If you have a problem with gambling, it is important to seek help. Gambling can be a harmful activity that affects your mental health and may lead to a range of problems, including poor relationships, work or study performance, debt, homelessness, and more.
A person who has a gambling problem often goes from gambling just for fun to gambling for money and losing their freedom. If you or a loved one has a gambling problem, it is vital to get help and learn to live a healthy, happy life.
Risk factors for gambling include age, gender, family or friend influence, and underlying mood disorders like depression, stress, and substance abuse. These conditions can trigger gambling problems and make them worse, so it’s important to seek help for any underlying symptoms before you start gambling.
Decide how much you can afford to lose and stick to it. If you go beyond that, it’s time to cut back or stop gambling altogether.
Limits also help you to stop wasting your money and prevent you from chasing losses. When you have a limit, you can make sure that gambling does not interfere with other activities, such as spending time with friends or family or attending work.
Avoid gambling when you are feeling depressed, anxious or in pain. It’s hard to control your emotions, especially when you’re stressed or feeling sad, so it’s best to find healthier ways of coping with these feelings.
Use a relaxation technique for your gambling cravings
When you have a gambling urge, try to distract yourself with another activity. This can be as simple as doing some exercise, watching a movie or practicing relaxation exercises.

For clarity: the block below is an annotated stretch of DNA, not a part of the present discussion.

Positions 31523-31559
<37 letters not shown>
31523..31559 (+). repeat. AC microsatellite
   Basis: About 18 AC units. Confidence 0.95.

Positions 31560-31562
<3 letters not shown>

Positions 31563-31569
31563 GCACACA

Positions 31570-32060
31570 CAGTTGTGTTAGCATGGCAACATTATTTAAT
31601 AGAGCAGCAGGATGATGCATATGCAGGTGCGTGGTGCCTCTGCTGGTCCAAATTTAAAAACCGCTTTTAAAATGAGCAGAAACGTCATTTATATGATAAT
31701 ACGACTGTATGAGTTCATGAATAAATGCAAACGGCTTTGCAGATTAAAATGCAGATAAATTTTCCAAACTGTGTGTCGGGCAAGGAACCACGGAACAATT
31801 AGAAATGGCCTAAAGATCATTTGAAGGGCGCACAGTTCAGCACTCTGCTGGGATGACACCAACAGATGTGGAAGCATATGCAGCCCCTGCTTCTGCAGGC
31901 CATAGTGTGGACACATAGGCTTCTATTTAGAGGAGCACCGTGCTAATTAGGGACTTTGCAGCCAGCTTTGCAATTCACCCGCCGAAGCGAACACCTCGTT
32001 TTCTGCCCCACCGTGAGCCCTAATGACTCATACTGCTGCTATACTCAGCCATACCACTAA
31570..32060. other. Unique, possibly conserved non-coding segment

Rely on friends and family for support. It can be tough to quit gambling on your own, but a strong support network is crucial in recovering from a gambling problem. Join a support group, such as Gamblers Anonymous, for example, and find someone who has been there and can offer guidance and support.
Postpone the urge
If you’re feeling an urge to gamble, resist it by telling yourself that you’ll wait 5 minutes, a few hours or a whole day. When you notice that the urge is weakening, distract yourself with a more enjoyable activity, such as going to the gym or reading a book.
Don’t borrow money to gamble on credit
It’s tempting to take out loans or sell assets to fund your gambling habit, but it is never a good idea to do this. Not only does it add to your debt, but it can also cause you to become even more addicted to gambling and increase your chances of losing your savings.
Consider asking a friend or family member to check in with you regularly and keep you updated on your gambling. They can help you to stop or reduce your gambling and encourage you to seek treatment if you are struggling with your addiction.
Compulsive gambling can be a serious issue and can have serious consequences, including losing your job, financial problems, putting you in trouble with the law, and causing physical injury. It can also lead to suicide and other serious health complications, so it’s important to seek help.